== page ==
Every once in awhile an old adversary pops up its ugly head just to make sure I’m paying attention to the details. I don’t have a lot of taildragger time and fortunately have never ground looped a plane. However, planes have performed ground loops while sitting still in my shop. This may sound like a tail dragger landing problem, but I’m thinking of electrons. Sorry for the misleading intro, but I needed to get your attention about a nagging issue that will plague electrical troubleshooting on your legacy Cessna and its mechanic someday.
The 172RG undercarriage retraction/extension system is one of the most reliable and simple in the industry for small planes. The typical failure modes are obvious and logical, which also makes them easy to diagnose. However, When odd symptoms arise, the simplicity of the system can actually be a hindrance to finding the solution.
The reported symptoms are that intermittently during gear retraction, the ammeter pegs out to the negative side, trips the pump motor circuit breaker, producing a slight burning electrical smell in the cockpit, and leaves the main gear hanging in trail. This is consistent with a failing battery that doesn’t support the electrical needs as it should, leaving the alternator to do most of the work. The lowered voltage causes the gear motor to use much more current than designed for.
This system operates perfectly when the aircraft is on jacks. All voltages and current flows are within norms. It works well when powered externally with a 28 volt power source capable of all the current the airplane could want. Everything also works as expected when only using the aircraft’s battery, albeit a little slower. The motor itself isn’t very old, and they have an excellent service history so not an obvious suspect.
Some of the most frustrating troubleshooting problems are those that are intermittent or that only occur in flight under certain circumstances. The information about these problems provided by the pilot also often complicates the process due to lack of understanding of the system or less than optimum communication about the symptoms. At this point, some out of the box thinking is required.
Let’s connect three equal size lamps in a single row (series) from the positive to the negative posts of the same twelve volt battery. Each lamp illuminates as current flows through the closed circuit. The difference in potential across the battery terminals is twelve volts. If the voltmeter is connected across either of the three lamps, the voltage reading is four volts. Connect the voltmeter across two lamps and the difference in potential reads eight volts. Any component added to this series circuit presents some level of resistance which results in a difference of potential across that component. If sensitive enough instrumentation is used, even the very small resistance presented by the wire connecting the lamps together could be detected.
The current meter in all the piston Cessna aircraft, as with every small plane I’ve ever worked on, is actually a very sensitive voltmeter reading the small difference of potential from one end of a shunt resistor to the other. It’s usually such a small difference that measurements are taken in millivolts.
A shunt resistor is just a short bar of solid metal alloy with a known and stable resistance. Ohm’s law states that Volts across a fixed resistance is calculated by multiplying the current flow measured in amps by the resistance measured in ohms. Using this information allows us measure voltage drop (difference of potential) across a shunt and display it as current flow since the voltage drop and current flow are directly proportional.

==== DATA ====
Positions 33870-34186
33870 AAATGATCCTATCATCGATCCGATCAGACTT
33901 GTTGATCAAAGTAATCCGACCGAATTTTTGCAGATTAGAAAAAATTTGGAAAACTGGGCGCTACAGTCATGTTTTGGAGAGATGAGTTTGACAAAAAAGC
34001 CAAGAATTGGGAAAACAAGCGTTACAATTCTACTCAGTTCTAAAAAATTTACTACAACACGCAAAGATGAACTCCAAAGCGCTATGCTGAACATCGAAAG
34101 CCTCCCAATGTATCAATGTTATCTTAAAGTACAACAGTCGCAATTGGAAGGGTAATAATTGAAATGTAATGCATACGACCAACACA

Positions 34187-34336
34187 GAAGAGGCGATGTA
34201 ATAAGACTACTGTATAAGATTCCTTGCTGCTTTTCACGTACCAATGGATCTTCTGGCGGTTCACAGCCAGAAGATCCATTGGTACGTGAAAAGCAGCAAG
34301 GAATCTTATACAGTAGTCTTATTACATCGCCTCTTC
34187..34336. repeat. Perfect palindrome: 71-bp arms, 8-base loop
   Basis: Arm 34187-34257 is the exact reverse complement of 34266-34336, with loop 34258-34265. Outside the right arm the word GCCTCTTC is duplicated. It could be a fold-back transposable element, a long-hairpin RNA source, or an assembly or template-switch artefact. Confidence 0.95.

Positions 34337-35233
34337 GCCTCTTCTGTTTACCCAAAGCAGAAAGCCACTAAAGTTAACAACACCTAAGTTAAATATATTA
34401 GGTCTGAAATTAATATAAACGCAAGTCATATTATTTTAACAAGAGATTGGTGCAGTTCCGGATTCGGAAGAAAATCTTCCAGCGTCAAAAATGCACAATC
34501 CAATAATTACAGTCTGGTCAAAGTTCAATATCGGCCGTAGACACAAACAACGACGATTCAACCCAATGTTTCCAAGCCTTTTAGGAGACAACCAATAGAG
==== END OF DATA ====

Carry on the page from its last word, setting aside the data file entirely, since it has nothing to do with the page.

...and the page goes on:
Every material that electrons pass through in a small plane resist the movement of those electrons. The shunt, that’s just a metal bar about an inch long, possesses enough resistance to see the voltage drop on a millivoltmeter. A stranded wire sending electrical power to the pitot heat element has resistance, as well as every other wire providing power to systems in the plane. It’s not a lot of loss, and engineers design around the resulting power loss.
The interesting caveat is that all these electrical systems are closed, meaning all the electrons make a full round trip. They leave the battery travel to the load (lights, flap motor, avionics and so on) then return to the battery. It may seem odd, but electrons flow from the negative battery terminal through the load and back to the positive terminal. When troubleshooting, and for the purposes of this article, we’ll use the more conventional term which is Current flow. Current flow travels from the positive terminal through the load then back to the negative terminal. It’s a detail, but my mind follows it better this way.
The focus today is the return path from the load back to the battery. A wire takes current to the NAV light, way out on the wing tip, so something must bring it back. Another wire would work, but it just so happens that most of our airplanes are made with aluminum. It’s not the best conductor but does a sufficient job when all is working well and saves a lot of extra wiring when used. The aluminum airframe is also conveniently available everywhere electrical components are mounted.
Using the airframe as the common ground current return path works great when the aluminum is new and the effects of age haven’t set in. The large surface area of the skins and structure provide a very good return path since electrons flow along the surface of the conductor. The connection from one skin to another becomes an issue as oxidation and corrosion develops. Every connection creates a point of higher resistance to electron flow than what was accounted for in the system’s design. As the bond between skins continues to deteriorate, the stresses and vibrations caused by normal flight exacerbate the problem.